Photo by Lorna Kring.

For overgrown plants in containers, invert the pot and gently free the entire root mass before dividing as described above.

When you’re finished, you’re likely to have a surplus of divisions. Plant these up into nursery pots for friends, neighbors, or local plant sales.

Replant Promptly

To minimize stress to your new divisions, replant promptly in fertile, well-draining soil with a slightly acidic to slightly alkaline pH of 6.5 to 7.5.

A close up horizontal image of newly planted daylily divisions.
Photo by Lorna Kring.

Prepare the soil by loosening it to a depth of 12 inches.

Amend with compost or rotted manure to enrich the soil and provide a nutritious growing medium.

To improve water retention, add absorbent materials such as coconut coir, peat moss, perlite, or vermiculite.

To improve the drainage, mix in some grit such as pea gravel, perlite, landscape sand, or rock chips.

Add in one or two tablespoons of bone meal to promote strong, healthy roots.

Excavate a hole large enough for the root ball and create a small mound for draping the roots.

Set the divisions in place with the roots spread over the mound and the crown about one inch below the soil surface.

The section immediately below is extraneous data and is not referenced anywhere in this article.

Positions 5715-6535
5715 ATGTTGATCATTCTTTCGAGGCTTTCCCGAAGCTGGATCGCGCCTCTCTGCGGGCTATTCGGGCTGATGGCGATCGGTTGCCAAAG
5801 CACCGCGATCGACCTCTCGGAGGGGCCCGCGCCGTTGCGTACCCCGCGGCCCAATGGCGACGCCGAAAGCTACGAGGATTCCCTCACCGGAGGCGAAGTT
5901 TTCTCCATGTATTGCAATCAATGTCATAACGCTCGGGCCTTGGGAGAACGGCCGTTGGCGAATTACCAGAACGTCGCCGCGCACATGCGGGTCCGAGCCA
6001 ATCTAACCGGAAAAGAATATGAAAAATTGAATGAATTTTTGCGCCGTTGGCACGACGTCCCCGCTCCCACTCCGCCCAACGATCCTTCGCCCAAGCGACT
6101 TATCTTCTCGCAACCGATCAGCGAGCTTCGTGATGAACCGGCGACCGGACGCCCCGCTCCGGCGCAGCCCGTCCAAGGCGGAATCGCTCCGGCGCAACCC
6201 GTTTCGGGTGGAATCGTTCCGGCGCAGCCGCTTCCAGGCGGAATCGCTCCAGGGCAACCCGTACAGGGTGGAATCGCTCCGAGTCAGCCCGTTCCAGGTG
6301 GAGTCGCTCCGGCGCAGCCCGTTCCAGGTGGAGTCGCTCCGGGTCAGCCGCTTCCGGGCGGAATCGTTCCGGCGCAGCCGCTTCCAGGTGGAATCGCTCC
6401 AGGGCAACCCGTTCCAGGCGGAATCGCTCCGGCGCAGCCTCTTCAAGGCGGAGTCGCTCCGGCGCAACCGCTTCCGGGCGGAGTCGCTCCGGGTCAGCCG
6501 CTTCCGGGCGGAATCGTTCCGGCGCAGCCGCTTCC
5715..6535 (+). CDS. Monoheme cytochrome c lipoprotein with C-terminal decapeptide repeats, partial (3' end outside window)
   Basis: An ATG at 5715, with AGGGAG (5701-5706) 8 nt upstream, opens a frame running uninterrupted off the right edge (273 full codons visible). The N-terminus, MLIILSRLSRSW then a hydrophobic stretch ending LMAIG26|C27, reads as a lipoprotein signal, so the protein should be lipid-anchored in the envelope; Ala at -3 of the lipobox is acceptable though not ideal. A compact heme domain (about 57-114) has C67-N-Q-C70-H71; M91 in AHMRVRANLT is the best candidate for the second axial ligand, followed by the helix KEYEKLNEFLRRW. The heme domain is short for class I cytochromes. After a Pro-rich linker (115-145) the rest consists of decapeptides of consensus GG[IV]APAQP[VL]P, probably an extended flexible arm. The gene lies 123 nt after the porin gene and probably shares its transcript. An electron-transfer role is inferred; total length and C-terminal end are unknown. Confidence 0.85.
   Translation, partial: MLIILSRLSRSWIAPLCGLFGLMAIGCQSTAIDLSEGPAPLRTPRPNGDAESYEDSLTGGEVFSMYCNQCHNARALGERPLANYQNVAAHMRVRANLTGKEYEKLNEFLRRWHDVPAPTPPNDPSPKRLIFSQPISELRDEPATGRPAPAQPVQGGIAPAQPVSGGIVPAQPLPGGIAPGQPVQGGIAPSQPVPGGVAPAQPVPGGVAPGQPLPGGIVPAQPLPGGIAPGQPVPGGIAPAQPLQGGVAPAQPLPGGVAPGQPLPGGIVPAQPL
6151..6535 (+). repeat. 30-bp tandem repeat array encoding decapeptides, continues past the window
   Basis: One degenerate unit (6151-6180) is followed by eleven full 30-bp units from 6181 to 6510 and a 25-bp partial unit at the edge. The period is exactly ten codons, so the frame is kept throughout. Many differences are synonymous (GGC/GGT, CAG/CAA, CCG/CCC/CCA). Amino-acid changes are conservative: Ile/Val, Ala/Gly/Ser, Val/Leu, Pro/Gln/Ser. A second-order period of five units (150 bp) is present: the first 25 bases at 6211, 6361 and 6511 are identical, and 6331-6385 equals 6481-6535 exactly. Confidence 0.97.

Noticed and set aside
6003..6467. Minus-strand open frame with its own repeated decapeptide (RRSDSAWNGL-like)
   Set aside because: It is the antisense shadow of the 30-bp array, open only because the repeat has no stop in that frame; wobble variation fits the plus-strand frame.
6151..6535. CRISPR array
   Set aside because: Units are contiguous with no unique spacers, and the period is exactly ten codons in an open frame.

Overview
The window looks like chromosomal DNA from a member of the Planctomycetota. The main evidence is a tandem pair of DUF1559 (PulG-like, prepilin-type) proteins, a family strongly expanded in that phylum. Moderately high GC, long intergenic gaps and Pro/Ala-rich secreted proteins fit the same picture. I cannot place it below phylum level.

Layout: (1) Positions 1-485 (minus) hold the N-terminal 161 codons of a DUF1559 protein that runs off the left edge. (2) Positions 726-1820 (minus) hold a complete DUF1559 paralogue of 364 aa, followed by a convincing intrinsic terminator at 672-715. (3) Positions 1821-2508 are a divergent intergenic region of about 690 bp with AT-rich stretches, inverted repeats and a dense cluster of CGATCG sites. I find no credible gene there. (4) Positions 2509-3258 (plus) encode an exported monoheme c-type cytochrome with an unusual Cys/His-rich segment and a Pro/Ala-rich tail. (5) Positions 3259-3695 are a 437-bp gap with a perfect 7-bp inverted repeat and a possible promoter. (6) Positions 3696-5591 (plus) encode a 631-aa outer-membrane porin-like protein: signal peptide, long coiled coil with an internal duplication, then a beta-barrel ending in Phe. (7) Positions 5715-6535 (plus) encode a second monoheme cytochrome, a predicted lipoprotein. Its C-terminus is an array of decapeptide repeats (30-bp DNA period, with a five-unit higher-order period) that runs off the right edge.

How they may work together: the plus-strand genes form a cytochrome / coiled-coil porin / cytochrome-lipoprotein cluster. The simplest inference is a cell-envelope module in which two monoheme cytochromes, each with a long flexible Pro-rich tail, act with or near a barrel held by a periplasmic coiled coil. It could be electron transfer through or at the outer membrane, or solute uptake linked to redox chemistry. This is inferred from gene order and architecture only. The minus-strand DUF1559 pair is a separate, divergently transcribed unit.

Backfill and lightly firm the soil in place.

Water gently and deeply to settle.

Keep the soil lightly moist until transplants are established, providing approximately one inch of water per week.

To help retain water in the soil for young plants, add a two- to four-inch layer of summer mulch such as bark mulch, hay, sawdust, or straw.

For mature plants, allow the top one to two inches of soil to dry between water applications.

A close up horizontal image of daylily plants that have been divided and replanted in a rock garden.
Photo by Lorna Kring.

For containers, choose pots and planters that have drainage holes. I like to cover the base with two inches of loose material such as broken pottery or pebbles.

Fill pots with a fertile, well-draining potting soil, then transplant, water, and mulch as above.

Container plants will also benefit from a midsummer application of a slow-release fertilizer. Use a feed with a balanced, all-purpose formula such as 10-10-10 NPK.